How do we understand that the limit $a(t)\to 0$ (where $a(t)$ is the scale factor) lead to a spacetime singularity? Is it by substituting $a(t)$ in the FRW metric and concluding that space makes no sense? But the FRW metric may not be valid right back to the earliest time. In what sense, $a(t)\to 0$ lead to a breakdown of the conventional cosmology?
It's not really about the FLRW coordinates, because you can always introduce a coordinate singularity anywhere you want. Instead it's about the fact that the temperature, density, etc. would diverge as $a(t) \to 0$. So if nothing else intervened, we would have a physical singularity due to the extreme energy densities and gravitational fields.
The singularity is a feature of the FLRW coordinates, and if the FLRW coordinates do not describe the earliest stages of the universe then we cannot conclude it started with a singularity. Indeed, most physicists I know believe that some form of quantum gravity affects will become important near time zero and these will eliminate the singularity. Exactly how this happens will remain unknown until we have a theory of quantum gravity.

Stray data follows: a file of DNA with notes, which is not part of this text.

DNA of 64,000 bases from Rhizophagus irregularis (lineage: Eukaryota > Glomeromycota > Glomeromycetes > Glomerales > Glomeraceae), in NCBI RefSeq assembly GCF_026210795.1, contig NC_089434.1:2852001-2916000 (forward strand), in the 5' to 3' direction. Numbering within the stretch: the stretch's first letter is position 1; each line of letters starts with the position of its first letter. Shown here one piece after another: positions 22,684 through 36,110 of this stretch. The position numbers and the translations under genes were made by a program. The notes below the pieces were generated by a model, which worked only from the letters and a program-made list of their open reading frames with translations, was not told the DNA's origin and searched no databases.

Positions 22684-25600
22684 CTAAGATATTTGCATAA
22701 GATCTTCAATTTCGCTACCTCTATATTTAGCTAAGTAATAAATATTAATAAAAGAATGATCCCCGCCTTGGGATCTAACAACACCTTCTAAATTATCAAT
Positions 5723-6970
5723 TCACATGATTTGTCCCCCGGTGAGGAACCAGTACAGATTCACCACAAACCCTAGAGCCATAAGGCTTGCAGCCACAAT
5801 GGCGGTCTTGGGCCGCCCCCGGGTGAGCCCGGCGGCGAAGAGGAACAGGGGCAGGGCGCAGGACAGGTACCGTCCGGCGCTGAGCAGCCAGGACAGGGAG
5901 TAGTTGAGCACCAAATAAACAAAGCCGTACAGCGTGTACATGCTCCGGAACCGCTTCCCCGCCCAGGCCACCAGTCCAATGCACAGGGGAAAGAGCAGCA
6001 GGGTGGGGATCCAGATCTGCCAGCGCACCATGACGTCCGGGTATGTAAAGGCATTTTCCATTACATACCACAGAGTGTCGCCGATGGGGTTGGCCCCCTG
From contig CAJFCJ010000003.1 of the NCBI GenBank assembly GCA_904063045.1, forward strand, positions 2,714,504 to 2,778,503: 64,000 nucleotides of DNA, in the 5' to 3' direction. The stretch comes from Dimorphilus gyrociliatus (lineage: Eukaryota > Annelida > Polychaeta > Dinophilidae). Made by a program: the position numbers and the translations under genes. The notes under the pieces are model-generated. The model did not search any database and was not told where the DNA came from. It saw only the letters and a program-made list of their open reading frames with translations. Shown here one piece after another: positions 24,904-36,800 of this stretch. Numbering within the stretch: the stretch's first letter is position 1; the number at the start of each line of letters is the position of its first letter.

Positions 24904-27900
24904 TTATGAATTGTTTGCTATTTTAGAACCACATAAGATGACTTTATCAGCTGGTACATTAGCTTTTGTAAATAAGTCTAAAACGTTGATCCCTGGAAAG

(Note that inflation does not invalidate the FLRW metric as a description of the geometry - it just changes the evolution of the FLRW scale factor with time. As long as the conditions of isotropy and homogeneity are maintained the FLRW metric will be a valid description of the geometry.)